Did you feel any added pressure that you were depicting a true story and a real person who’d had such a terrible loss?
“Oh yes, and when we’d finished filming, I wrote to Julie and I said I don’t know how it’s going to end up, but this is what I learned about you and your situation and how it made me feel. And that sort of situation elicits from you a response where you can’t do anything except do your best. Yes it was really scary, but you just had to go for it. It demanded things of me that you couldn’t say no to in a way.”
Have you met Julie?
“Yes, she was incredibly open with me and told me very intimate things in a very beautiful way. She’s a very creative, artistic soul in a way, and very empathetic, so I just felt like we had a connection and I asked her a lot of really direct questions and she completely answered them and she really gave of herself.
“The process of going from her book to screenplay was terrifying for her because it’s such a personal story, but I think she’s very happy now with what we did. She’s seen A Song For Jenny and she’s really happy. She wanted to come on set, but the producer very wisely kept her away. It could have been very difficult for her, but impossible for us. I would have found it impossible.”
As a mum yourself how difficult was it to switch off after filming?
“I deliberately made the choice not to go home. I did go home at the weekend, but I had to be very careful to put it all down and decompress. Contemplating the loss of a child isn’t something you ever want to have to do and we were doing it on a daily basis and in that situation you’re doing several takes and repeating it. There was a day when I got up in the morning and I was physically ill because it had got inside me somehow, but I then finished playing the role and left it behind me…”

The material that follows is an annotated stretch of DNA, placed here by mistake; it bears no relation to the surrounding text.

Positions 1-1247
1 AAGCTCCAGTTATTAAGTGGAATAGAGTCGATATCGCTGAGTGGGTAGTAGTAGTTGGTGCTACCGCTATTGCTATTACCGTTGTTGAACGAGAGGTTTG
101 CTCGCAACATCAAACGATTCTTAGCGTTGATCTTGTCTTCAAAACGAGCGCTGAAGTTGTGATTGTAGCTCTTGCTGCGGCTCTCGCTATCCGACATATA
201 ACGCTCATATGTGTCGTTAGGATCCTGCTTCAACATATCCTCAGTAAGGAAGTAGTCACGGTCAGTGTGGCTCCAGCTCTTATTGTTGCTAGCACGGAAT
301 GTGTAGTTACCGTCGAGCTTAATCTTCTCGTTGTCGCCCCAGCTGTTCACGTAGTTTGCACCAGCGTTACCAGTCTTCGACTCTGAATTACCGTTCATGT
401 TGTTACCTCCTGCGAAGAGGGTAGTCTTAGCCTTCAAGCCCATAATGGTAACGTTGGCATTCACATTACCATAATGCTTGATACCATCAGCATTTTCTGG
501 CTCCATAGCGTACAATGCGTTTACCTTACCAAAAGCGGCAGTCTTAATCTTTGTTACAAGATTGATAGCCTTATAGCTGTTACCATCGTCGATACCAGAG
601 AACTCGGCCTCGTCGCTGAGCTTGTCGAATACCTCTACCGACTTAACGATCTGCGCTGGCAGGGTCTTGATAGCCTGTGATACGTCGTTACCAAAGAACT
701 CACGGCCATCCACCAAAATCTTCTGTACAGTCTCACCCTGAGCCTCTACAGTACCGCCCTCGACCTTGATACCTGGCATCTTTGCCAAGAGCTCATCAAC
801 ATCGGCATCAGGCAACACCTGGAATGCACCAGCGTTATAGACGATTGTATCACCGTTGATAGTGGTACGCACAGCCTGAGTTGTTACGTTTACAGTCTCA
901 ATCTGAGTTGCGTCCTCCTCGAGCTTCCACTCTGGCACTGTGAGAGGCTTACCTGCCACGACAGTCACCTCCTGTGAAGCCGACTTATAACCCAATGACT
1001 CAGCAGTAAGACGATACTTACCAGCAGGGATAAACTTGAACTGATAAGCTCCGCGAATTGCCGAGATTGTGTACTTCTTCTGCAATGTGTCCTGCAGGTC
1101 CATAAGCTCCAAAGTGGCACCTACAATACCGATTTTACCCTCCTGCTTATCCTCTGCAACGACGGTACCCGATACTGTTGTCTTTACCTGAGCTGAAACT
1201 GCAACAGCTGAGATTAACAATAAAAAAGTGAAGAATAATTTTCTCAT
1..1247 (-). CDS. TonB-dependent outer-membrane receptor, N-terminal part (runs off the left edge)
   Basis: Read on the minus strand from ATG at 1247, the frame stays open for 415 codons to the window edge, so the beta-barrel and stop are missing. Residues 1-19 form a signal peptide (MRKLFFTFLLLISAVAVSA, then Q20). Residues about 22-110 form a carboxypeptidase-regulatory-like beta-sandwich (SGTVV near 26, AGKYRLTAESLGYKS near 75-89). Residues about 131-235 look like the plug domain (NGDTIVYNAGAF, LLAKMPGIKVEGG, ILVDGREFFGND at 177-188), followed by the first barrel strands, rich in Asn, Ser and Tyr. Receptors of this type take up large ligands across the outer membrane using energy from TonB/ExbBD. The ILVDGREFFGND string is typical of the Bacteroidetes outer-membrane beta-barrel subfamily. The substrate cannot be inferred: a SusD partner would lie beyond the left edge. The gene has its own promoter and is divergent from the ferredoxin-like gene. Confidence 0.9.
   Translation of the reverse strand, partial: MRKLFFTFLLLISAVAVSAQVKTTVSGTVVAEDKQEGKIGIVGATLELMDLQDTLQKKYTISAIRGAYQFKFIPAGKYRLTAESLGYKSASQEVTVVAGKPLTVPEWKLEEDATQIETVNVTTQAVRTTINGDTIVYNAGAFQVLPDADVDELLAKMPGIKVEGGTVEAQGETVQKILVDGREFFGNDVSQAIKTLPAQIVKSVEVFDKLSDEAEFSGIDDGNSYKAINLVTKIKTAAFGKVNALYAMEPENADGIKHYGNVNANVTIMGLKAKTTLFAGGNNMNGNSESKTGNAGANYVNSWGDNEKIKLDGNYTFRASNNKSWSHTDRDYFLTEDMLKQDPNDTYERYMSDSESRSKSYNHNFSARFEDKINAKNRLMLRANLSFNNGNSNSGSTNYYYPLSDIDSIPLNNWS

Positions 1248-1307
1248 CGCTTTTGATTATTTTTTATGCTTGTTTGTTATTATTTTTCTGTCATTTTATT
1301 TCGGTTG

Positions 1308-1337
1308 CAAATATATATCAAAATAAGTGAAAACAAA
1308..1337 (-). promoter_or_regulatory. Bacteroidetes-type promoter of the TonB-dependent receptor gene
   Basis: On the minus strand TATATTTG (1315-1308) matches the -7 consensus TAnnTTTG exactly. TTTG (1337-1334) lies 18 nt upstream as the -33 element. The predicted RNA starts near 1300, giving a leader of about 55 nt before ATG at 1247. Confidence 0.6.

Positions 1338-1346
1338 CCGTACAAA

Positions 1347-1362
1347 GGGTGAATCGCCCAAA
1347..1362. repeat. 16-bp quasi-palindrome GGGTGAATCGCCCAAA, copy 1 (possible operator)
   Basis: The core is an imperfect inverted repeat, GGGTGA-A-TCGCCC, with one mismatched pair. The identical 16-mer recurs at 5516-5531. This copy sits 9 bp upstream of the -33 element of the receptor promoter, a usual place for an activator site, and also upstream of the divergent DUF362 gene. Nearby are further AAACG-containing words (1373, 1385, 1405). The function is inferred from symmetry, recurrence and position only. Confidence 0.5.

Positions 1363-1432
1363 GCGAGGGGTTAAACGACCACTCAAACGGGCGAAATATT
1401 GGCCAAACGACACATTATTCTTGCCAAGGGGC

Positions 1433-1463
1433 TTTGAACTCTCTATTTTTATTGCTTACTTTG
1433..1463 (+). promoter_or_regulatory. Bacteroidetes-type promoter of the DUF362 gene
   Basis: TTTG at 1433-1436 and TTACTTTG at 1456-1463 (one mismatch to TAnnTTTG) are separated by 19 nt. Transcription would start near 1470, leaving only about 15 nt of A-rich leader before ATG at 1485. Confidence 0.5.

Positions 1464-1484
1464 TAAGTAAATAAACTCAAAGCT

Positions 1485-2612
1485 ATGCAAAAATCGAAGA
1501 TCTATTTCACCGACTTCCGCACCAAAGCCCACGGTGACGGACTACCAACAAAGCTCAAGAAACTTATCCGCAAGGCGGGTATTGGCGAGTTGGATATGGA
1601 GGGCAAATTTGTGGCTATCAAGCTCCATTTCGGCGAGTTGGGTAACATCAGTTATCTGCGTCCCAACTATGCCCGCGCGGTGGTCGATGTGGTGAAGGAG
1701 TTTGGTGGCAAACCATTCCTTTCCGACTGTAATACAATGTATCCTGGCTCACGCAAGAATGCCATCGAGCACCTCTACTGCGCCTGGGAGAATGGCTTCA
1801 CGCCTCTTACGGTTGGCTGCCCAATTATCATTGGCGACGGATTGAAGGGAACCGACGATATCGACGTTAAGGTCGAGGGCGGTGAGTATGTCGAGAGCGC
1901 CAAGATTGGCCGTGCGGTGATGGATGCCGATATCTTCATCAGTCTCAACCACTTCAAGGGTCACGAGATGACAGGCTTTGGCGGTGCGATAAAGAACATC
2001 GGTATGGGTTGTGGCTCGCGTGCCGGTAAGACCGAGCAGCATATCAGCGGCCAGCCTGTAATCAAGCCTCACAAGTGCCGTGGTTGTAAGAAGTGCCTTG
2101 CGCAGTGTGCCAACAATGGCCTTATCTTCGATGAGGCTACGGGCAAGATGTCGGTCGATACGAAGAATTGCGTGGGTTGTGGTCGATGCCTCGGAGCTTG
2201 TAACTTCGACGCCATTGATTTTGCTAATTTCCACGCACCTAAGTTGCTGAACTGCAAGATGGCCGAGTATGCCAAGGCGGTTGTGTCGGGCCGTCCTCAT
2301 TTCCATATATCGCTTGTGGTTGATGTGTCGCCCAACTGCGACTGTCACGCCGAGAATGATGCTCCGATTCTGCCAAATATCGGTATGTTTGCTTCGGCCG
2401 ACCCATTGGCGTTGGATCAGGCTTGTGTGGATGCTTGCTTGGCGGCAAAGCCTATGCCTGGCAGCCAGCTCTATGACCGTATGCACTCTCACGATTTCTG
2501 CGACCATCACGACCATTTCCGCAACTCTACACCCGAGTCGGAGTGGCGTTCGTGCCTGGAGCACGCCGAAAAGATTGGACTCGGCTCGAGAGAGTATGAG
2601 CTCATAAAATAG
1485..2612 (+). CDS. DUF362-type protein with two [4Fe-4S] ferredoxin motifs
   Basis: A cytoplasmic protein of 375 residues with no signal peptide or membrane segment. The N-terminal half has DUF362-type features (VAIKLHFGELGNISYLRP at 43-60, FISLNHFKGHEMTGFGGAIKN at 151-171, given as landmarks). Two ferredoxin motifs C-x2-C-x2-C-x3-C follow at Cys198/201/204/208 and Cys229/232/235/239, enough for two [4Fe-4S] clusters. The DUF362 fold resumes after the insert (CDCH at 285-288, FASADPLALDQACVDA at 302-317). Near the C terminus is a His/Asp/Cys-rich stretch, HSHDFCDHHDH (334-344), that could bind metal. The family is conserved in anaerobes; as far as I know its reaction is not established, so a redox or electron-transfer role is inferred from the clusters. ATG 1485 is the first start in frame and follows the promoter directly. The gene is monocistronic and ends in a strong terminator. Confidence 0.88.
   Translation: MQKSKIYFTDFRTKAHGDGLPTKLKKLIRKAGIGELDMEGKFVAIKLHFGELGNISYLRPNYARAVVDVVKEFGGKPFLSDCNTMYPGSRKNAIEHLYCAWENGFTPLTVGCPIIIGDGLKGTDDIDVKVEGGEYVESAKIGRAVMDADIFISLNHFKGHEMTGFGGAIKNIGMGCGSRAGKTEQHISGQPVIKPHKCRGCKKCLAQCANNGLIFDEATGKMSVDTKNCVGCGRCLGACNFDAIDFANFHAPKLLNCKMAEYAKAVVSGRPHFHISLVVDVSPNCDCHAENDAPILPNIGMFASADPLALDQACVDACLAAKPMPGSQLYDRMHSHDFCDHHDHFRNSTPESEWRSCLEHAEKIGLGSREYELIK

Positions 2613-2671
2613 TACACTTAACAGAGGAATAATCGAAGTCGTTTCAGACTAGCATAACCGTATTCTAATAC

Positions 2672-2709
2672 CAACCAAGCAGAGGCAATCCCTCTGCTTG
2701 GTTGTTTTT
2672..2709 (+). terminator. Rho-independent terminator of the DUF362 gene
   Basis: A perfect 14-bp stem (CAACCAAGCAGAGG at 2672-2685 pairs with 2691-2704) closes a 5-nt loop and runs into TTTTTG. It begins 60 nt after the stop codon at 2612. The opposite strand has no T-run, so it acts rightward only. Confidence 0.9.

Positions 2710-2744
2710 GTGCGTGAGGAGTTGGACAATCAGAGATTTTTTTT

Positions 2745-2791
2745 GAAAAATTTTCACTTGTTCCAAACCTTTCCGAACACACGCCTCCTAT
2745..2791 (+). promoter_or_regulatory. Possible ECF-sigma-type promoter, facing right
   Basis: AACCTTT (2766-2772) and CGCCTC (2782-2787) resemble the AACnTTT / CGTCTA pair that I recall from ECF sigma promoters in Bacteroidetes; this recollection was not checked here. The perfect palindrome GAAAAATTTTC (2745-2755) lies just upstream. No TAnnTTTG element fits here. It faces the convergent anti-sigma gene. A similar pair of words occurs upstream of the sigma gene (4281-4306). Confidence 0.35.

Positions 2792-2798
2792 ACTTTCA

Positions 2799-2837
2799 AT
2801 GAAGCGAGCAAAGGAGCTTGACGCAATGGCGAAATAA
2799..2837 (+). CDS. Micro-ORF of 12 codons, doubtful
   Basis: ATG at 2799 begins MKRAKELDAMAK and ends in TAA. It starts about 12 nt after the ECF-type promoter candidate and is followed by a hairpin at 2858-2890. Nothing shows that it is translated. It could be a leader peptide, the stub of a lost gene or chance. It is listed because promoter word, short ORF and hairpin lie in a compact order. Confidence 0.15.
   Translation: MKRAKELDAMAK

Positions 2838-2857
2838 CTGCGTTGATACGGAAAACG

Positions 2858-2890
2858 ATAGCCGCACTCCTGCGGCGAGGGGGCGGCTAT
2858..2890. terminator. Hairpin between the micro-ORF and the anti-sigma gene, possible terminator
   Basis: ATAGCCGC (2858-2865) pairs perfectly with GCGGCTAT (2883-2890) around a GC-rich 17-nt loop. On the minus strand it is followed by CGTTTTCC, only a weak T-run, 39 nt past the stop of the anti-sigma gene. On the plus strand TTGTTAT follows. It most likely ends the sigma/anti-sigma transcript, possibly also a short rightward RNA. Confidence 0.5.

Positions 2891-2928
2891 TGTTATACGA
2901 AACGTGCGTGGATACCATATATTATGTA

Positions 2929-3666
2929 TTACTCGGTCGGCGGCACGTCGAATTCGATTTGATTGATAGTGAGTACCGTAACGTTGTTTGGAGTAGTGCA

What did you do to switch off while you were away from filming?
“I paint, not in any way that I’d let anybody look at, but it’s just patterns, colouring and drawing. It’s just a way of helping your brain not get overwrought.”
Was this an important story to tell?
“Yes I think so, and kind of uniquely because of Julie. Although the wider political religious ramifications of what happened on that day are immense, but those people to their mind were probably in some way motivated by religion, she was a priest and she is no longer a priest now and it’s something I’ve thought about – being a Londoner being someone who lives in a society like this, just getting up in the morning and going to work is kind of an act, not of love, but co-operation on a massive scale. You have to join in. For it to work you have to get up every morning and join in.
“And this act was a total rupture of that act of joining in and yet even though she lost her faith she came through it and chose love, she chose to continue to love the family that she still has, but she chooses life and she chooses love and not hatred which I think is better than having her as a priest, that’s my opinion.